The IG's draft report on the case -- obtained by Government Executive -- also sheds rare light on problems with how the FBI internally handled allegations from the whistleblower, then-special agent Michael German.
But in another twist, German remains critical of the IG despite the report. He contends IG officials distorted some facts and failed to fully investigate whether the bureau missed an opportunity to infiltrate a terrorist conspiracy. He has asked the IG to do a more complete investigation before issuing a final report.
Congressional aides now are reviewing the situation to determine what action they should take, not only in relation to the counterterrorism case and subsequent cover-up, but also with regard to how the FBI and inspector general responded to German's allegations. Options under consideration include writing letters to the FBI and to the inspector general, and calling officials to Capitol Hill for briefings.
The incident could have far-reaching implications for the FBI, which made counterterrorism its top priority after the Sept. 11, 2001, attacks and publicly pledged to protect whistleblowers.
The FBI and the Justice IG declined to comment for this story.
The Tampa Case
In January 2002 - just four months after 9/11 - the FBI began investigating the possibility that a U.S. right-wing extremist group and an overseas Islamic terrorist organization were joining forces to launder money and funnel it to terrorists abroad.
A meeting that month between an FBI informant and a person with suspected links to terrorism in Orlando, Fla., indicated that such a conspiracy was in the works, prompting the bureau's Tampa Division to launch a formal counterterrorism investigation, the IG report stated.
In March 2002, the Tampa Division asked German, a seasoned special agent, to go undercover in the investigation. During the next few months, however, German found widespread problems with how the investigation was being managed.
He also discovered that the informant had violated FBI policy during the January meeting by leaving a recording device unattended. The informant did not have permission to do that, and the violation meant that parts of the meeting could not be used in the investigation.
German formally filed his whistleblower complaint in a letter to his supervisors in September 2002.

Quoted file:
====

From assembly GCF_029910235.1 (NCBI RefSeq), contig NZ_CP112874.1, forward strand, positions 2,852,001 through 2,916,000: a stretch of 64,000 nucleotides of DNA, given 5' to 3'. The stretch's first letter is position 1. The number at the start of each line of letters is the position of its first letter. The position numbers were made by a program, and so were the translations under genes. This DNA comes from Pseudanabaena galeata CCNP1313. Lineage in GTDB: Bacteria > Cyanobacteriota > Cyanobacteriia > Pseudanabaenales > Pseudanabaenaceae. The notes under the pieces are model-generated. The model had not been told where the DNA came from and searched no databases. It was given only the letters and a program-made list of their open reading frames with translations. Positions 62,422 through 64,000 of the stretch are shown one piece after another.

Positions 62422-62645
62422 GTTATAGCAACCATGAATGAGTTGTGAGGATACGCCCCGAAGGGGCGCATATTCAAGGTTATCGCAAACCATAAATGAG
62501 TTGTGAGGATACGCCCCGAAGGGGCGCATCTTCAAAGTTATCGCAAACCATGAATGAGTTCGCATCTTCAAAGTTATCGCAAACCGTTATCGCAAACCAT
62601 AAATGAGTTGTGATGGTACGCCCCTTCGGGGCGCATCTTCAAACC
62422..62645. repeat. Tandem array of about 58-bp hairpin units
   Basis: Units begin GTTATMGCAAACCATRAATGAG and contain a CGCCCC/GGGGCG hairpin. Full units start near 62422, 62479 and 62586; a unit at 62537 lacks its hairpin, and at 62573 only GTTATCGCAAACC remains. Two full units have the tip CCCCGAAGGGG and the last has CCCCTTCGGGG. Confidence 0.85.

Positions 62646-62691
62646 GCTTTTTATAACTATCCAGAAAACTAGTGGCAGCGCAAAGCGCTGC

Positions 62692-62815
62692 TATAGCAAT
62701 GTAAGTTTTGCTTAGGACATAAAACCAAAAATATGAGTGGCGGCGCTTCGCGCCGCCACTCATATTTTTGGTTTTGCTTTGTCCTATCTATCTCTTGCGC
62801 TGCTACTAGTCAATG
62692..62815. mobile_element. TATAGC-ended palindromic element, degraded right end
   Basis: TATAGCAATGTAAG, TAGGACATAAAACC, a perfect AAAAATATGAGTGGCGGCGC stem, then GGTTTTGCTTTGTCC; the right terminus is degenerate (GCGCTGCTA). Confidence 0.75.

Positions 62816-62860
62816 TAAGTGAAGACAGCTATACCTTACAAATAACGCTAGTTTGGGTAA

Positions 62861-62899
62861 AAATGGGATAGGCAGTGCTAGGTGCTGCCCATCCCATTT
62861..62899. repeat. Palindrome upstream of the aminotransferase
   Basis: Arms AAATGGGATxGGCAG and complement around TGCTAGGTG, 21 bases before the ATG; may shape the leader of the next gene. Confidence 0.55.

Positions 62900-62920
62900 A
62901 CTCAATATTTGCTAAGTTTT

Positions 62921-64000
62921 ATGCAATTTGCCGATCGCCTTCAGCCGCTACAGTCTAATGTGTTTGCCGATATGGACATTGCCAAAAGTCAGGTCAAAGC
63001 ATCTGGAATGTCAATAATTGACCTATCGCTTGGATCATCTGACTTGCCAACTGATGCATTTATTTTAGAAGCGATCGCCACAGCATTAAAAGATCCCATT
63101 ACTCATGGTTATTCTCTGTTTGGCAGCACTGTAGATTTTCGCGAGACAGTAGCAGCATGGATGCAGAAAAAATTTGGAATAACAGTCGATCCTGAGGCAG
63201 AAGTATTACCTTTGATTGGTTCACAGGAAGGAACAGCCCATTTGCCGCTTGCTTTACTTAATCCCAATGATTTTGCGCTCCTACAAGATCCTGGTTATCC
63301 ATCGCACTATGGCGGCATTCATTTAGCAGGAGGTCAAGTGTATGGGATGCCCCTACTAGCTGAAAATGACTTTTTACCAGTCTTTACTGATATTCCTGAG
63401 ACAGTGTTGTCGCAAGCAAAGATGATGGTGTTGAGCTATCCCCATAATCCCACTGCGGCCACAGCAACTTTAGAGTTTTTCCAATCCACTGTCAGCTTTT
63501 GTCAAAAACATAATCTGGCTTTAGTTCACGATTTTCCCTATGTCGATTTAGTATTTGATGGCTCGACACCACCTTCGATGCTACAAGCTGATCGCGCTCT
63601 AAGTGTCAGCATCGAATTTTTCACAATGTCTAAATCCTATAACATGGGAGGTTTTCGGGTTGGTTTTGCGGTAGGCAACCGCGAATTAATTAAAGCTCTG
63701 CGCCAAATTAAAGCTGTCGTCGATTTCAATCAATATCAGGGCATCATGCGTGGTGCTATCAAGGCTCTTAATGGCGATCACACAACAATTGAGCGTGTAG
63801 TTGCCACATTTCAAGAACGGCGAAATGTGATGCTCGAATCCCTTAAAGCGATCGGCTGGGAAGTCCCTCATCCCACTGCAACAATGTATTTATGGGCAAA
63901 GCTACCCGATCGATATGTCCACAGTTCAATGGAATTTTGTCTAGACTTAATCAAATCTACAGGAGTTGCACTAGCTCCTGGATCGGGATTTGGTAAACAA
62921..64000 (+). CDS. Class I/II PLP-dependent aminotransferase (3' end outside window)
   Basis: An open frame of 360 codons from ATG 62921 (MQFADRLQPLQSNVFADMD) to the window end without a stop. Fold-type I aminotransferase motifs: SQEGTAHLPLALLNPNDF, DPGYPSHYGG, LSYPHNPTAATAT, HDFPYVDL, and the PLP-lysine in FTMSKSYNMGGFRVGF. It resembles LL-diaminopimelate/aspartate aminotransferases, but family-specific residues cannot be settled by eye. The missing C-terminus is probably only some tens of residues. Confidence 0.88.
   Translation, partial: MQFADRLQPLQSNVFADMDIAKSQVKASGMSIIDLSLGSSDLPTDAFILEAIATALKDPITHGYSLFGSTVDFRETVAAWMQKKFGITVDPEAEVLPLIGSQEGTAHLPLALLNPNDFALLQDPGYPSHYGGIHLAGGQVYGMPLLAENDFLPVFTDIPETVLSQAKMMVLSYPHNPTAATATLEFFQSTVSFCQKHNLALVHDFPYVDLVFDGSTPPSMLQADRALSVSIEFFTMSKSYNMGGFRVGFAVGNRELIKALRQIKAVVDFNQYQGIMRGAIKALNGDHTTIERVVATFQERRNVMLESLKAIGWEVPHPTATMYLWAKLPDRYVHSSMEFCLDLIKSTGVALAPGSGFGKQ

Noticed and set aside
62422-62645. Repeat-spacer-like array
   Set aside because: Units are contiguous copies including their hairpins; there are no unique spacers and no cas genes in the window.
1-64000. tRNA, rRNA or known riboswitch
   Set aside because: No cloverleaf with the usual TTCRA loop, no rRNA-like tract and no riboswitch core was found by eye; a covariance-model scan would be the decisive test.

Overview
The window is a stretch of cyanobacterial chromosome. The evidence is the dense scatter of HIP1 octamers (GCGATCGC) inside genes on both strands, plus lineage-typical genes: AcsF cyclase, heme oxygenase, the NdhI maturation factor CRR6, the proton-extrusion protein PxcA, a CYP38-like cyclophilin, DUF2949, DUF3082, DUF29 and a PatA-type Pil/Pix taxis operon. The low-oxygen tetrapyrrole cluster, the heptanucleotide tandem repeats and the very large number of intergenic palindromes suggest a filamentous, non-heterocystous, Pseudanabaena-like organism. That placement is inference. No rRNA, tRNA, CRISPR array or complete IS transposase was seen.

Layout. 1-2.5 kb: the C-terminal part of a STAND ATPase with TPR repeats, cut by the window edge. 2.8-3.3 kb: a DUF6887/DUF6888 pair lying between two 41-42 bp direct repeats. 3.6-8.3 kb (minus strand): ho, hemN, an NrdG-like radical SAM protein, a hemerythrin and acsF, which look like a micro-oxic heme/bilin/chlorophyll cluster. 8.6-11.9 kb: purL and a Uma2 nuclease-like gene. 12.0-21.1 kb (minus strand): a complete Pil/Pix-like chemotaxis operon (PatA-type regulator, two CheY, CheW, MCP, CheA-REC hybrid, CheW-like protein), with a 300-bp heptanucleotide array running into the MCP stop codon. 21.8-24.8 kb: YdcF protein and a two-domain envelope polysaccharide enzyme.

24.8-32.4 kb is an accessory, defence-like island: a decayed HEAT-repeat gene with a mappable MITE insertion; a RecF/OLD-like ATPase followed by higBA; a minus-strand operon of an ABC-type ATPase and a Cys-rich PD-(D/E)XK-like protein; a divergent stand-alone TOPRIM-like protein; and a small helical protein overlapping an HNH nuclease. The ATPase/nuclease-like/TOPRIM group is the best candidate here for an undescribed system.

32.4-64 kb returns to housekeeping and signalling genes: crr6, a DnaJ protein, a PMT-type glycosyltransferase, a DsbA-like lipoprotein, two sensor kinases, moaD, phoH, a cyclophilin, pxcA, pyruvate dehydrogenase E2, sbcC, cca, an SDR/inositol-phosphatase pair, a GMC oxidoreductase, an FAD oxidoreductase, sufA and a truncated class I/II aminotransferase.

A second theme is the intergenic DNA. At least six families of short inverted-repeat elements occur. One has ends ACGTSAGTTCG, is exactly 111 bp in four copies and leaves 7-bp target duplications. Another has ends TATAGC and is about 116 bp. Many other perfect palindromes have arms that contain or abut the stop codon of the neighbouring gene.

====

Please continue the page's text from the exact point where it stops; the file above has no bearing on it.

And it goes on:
IG On the Case
The inspector general concluded in a draft 40-page report that the Tampa Division mismanaged the investigation.
The draft report, completed in mid-November, stated that the case agent in charge of the probe failed to prepare reports and document investigative activities in a timely manner. The IG also found that the case agent acted improperly by backdating FBI reports. The agent began adding false dates to reports after German wrote his September 2002 letter, the inspectors found.
The IG found that supervisors in the Tampa Division were aware of problems with the investigation but did not take prompt corrective action. And the IG found that dates on at least three documents were falsified using correction fluid. The IG said, however, it could not conclude who falsified those forms.
The IG concluded that FBI agent Jorge Martinez, who served as chief of the bureau's Undercover and Sensitive Operations Unit from 2001 until 2004, had retaliated against German for raising the allegations by excluding him from training programs.
The IG report also highlights a complicated and, at times, messy process inside the bureau in response to German's allegations, including a lack of coordination between offices responsible for investigating and resolving complaints.
The Tampa Division and the FBI's Inspection Division both conducted internal reviews into German's charges. The Inspection Division is responsible for ensuring the bureau follows its own rules and conducts investigations properly.
German also met with representatives from the FBI's Office of Professional Responsibility, which is responsible for investigating and adjudicating allegations of criminal conduct and serious misconduct by FBI employees. OPR, however, declined to investigate German's allegations, according to the IG report.
The Tampa Division and the Inspection Division both concluded that the agent in charge of the counterterrorism case failed to prepare reports and document investigative activities in a timely manner.
Only the Inspection Division recommended disciplinary action against the case agent. The FBI did not act on this recommendation until February 2004, when the bureau placed the agent under a "developmental plan," the IG stated. The Inspection Division also concluded that Tampa managers failed to take necessary corrective action, but did not recommend any punishment.